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March 19, 2010
Review - " Our Family Wedding "  -  (in theaters) By Roland Hansen
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Like most broad comedies, “Our Family Wedding” comes overstuffed with extreme characters struggling with daunting family
and personal issues that will nonetheless be resolved in 90 minutes or less. A divorced playboy, Brad can’t get excited
about his son’s decision to marry, just as he can’t see that his best pal and lawyer Angela (Regina King) is the perfect
woman for him.

Fiercely traditional and protective, Miguel can’t cope with the notion of his daughter marrying a non-Latino and moving so
far from home. He’s too busy running his tow truck and classic car restoration businesses to notice that his own union is in
trouble: His wife Sonia (Diana-Maria Riva) feels so neglected and lost in their marriage that sardonic younger daughter
Isabella (Anjelah N. Johnson) vows never to wed.

Egged on by Lucia’s screechy grandmother (Lupe Ontiveros), the Ramirezes insist that their daughter’s nuptials incorporate
several Mexican traditions, which prompts Brad to make his own series of wedding demands. Montages chronicle the one-
upmanship that ensues, with Lucia and Marcus continually muttering the mantra “our marriage, their wedding.”

Still, the couple starts feeling the strain
and wondering if they should get married
after all. Marcus, who has trust and
abandonment issues, takes it personally
that Lucia, who needs to cut a few apron
strings, won’t tell her parents that she
has dropped out of law school to become
a teacher instead of an overachieving

With several solid performances and its
share of sweet and even clever moments,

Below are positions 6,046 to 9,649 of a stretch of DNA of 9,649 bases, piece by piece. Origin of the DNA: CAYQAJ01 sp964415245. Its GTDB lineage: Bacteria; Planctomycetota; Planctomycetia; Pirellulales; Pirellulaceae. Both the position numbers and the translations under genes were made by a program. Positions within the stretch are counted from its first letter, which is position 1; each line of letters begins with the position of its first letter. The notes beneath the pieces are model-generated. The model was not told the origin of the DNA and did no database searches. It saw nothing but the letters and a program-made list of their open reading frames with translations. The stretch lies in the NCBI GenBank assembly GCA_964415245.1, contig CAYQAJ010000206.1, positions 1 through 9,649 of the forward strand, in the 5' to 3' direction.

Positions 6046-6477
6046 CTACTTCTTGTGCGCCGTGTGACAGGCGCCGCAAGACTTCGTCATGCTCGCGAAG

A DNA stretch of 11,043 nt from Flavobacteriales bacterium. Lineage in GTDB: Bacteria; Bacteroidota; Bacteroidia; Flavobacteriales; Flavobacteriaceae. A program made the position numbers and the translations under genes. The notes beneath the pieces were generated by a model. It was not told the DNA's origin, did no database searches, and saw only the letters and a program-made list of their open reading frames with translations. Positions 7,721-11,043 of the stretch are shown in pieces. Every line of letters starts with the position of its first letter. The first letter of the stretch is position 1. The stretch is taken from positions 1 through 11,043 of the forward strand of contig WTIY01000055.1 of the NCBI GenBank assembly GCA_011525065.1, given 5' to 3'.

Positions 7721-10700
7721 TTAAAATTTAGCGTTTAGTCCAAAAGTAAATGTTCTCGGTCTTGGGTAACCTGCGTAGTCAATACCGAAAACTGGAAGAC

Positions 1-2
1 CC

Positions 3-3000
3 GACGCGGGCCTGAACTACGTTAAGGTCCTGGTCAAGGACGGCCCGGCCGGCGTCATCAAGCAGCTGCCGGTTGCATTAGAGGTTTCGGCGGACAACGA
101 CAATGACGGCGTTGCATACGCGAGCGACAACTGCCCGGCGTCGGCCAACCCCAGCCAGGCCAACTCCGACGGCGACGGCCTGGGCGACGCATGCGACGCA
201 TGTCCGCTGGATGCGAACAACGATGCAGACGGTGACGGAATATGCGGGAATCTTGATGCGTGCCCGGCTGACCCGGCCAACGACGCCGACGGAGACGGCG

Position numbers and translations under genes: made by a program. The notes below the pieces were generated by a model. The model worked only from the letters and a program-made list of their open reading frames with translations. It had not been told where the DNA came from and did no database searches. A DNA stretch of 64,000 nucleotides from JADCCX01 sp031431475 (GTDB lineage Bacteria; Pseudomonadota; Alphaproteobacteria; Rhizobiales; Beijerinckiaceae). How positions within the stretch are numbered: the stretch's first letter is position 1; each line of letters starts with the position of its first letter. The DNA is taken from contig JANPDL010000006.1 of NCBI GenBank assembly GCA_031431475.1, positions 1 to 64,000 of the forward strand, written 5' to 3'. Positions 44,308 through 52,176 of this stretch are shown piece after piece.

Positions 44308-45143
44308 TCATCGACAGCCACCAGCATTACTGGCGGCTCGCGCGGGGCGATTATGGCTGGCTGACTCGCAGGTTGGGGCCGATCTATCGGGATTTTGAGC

“Our Family Wedding” occasionally
blooms with potential. But the goat and
other silly notions it gobble it up like so
much Viagra.
Our Family Wedding
Directed by: Rick Famuyiwa
Starring: America Ferrera, Forrest Whitaker, Carlos Mincia, Regina
King, Lance Gross

Just before the titular nuptials of the comedy “Our Family Wedding”
march down the aisle, a destined-for-the-barbecue goat runs amuck,
gobbling down Viagra, tipping over tables and trampling decorations.

But lame slapstick, predictable drama and easy stereotypes wreak
havoc on director/co-writer Rick Famuyiwa’s (“Brown Sugar”) culture-
clash tale long before the goat does its damage.

In Los Angeles, slick disc jockey Brad Boyd (Oscar winner Forest
Whitaker) returns from his latest tryst with a young thing to discover
tow truck driver Miguel Ramirez (Carlos Mencia) hitching up his tony,
illegally parked car. The guys exchange racial slurs and heated insults
as Miguel hauls away Brad’s wheels.

The alpha males are unexpectedly reunited over dinner at a fancy
restaurant, where their college-age children, Marcus (Lance Gross)
and Lucia (America Ferrera), announce they are engaged. To their
relatives’ horror, the couple plan to tie the knot quickly and move
overseas so Marcus, a recent medical school grad, can serve with
Doctors Without Borders.